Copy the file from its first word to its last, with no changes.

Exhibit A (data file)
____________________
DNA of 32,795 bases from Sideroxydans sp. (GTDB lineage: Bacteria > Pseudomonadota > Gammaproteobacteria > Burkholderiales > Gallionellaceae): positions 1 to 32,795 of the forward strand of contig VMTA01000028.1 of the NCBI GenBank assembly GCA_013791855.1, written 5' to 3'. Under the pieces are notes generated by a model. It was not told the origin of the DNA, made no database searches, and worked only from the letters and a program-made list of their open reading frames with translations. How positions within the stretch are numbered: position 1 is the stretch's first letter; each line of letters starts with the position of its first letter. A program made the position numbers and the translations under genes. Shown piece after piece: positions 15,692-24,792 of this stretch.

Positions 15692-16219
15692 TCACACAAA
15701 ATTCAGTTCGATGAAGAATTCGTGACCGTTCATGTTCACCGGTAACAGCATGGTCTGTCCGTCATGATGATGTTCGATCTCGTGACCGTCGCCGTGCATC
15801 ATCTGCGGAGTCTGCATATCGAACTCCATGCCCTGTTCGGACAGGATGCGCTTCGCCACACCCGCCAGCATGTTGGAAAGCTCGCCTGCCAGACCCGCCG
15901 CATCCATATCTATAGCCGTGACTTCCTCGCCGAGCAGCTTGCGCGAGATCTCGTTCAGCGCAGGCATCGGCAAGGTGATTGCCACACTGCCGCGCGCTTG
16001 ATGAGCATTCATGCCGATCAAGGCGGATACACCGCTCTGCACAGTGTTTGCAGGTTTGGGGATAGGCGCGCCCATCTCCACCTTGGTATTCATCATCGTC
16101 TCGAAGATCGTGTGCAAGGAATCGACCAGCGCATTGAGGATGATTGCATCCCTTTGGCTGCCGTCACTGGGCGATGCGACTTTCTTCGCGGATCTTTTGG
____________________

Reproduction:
DNA of 32,795 bases from Sideroxydans sp. (GTDB lineage: Bacteria > Pseudomonadota > Gammaproteobacteria > Burkholderiales > Gallionellaceae): positions 1 to 32,795 of the forward strand of contig VMTA01000028.1 of the NCBI GenBank assembly GCA_013791855.1, written 5' to 3'. Under the pieces are notes generated by a model. It was not told the origin of the DNA, made no database searches, and worked only from the letters and a program-made list of their open reading frames with translations. How positions within the stretch are numbered: position 1 is the stretch's first letter; each line of letters starts with the position of its first letter. A program made the position numbers and the translations under genes. Shown piece after piece: positions 15,692-24,792 of this stretch.

Positions 15692-16219
15692 TCACACAAA
15701 ATTCAGTTCGATGAAGAATTCGTGACCGTTCATGTTCACCGGTAACAGCATGGTCTGTCCGTCATGATGATGTTCGATCTCGTGACCGTCGCCGTGCATC
15801 ATCTGCGGAGTCTGCATATCGAACTCCATGCCCTGTTCGGACAGGATGCGCTTCGCCACACCCGCCAGCATGTTGGAAAGCTCGCCTGCCAGACCCGCCG
15901 CATCCATATCTATAGCCGTGACTTCCTCGCCGAGCAGCTTGCGCGAGATCTCGTTCAGCGCAGGCATCGGCAAGGTGATTGCCACACTGCCGCGCGCTTG
16001 ATGAGCATTCATGCCGATCAAGGCGGATACACCGCTCTGCACAGTGTTTGCAGGTTTGGGGATAGGCGCGCCCATCTCCACCTTGGTATTCATCATCGTC
16101 TCGAAGATCGTGTGCAAGGAATCGACCAGCGCATTGAGGATGATTGCATCCCTTTGGCTGCCGTCACTGGGCGATGCGACTTTCTTCGCGGATCTTTTGG